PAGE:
Past notes: St David
Who was St David?
Tradition has it that St David ( Dewi Sant in Welsh) was the son of a prince of Ceredigion and the future St Non, and that he was born around AD 500 during a thunderstorm on the Pembrokeshire cliffs. This makes him the only patron saint of a nation in the British Isles to actually be born in the country he represents. As a young man he became a monk, rose to become a bishop and is said to have founded a monastery near to his birthplace, where St David’s Cathedral now stands. After his death on 1 March, possibly in AD 589, he was buried there and a shrine was established.
When did he become the patron saint of Wales?
Although it’s thought that he was canonised by Pope Calixtus II in 1123, David had long been venerated. By the 10th century, he appears to have been viewed as the leading Welsh saint and a symbol of Welsh nationhood. William the Conqueror recognised the importance of his shrine and went there to pray in 1081. St David’s grew into an important pilgrimage destination, helped by a papal decree that two pilgrimages to St David’s were equal to a single one to Rome.
Are any miracles associated with St David?
Of course. The best-known story is that while he was preaching before a huge crowd at Llanddewi Brefi, the ground on which he was standing rose up to form a small hill, so that those at the back could see and hear what was going on.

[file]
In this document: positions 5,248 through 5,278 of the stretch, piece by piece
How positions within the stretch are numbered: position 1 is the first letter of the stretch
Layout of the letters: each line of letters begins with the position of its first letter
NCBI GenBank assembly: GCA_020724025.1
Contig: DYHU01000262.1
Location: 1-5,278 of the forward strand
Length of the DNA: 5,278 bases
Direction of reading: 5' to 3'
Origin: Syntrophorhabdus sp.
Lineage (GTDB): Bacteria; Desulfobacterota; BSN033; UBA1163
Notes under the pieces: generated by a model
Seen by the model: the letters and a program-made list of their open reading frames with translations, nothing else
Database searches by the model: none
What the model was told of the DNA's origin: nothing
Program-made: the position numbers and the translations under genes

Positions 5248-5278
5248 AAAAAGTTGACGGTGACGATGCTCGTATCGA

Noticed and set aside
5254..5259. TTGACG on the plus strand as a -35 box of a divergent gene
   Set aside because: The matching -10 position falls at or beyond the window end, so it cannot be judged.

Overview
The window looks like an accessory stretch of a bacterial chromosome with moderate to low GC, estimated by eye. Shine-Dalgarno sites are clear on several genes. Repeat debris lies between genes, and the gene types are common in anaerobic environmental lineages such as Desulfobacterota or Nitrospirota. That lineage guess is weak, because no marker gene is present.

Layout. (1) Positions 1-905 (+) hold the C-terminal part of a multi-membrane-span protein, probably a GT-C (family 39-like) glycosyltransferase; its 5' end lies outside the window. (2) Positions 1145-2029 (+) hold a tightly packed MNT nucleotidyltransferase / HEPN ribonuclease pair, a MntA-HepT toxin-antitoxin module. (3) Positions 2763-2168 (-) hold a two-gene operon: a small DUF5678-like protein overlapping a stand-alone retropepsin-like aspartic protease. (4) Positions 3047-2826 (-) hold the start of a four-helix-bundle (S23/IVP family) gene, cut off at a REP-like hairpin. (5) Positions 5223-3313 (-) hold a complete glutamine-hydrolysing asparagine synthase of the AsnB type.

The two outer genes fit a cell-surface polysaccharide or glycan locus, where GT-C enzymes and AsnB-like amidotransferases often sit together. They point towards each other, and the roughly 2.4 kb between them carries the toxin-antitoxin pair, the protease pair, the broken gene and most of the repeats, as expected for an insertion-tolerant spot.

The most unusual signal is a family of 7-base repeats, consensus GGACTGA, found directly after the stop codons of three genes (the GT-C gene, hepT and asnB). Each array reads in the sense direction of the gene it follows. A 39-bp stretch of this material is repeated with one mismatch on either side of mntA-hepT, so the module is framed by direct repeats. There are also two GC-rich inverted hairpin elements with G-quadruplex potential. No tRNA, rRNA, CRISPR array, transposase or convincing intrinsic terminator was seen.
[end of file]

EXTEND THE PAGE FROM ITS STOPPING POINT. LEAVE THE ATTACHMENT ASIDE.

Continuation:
Why leeks on St David’s Day?
The leek as a symbol of Wales has a long history although its origin is unclear. One legend says that, possibly on the advice of St David, Welsh soldiers wore them into battle as a distinguishing sign. Shakespeare mentions the wearing of leeks on “St Davy’s Day” in his Henry V while leeks were worn on St David’s Day at the Tudor and Stuart courts, with James VI and I commenting that “the wearing of leeks by Welshmen was a good and commendable fashion”. However, not everyone in the 17th century shared that enthusiasm. Writing in 1667, Samuel Pepys noted how Londoners marked St David’s Day by stringing up life-sized effigies of Welshmen.
The shrine to St David in the Pembrokeshire cathedral that bears his name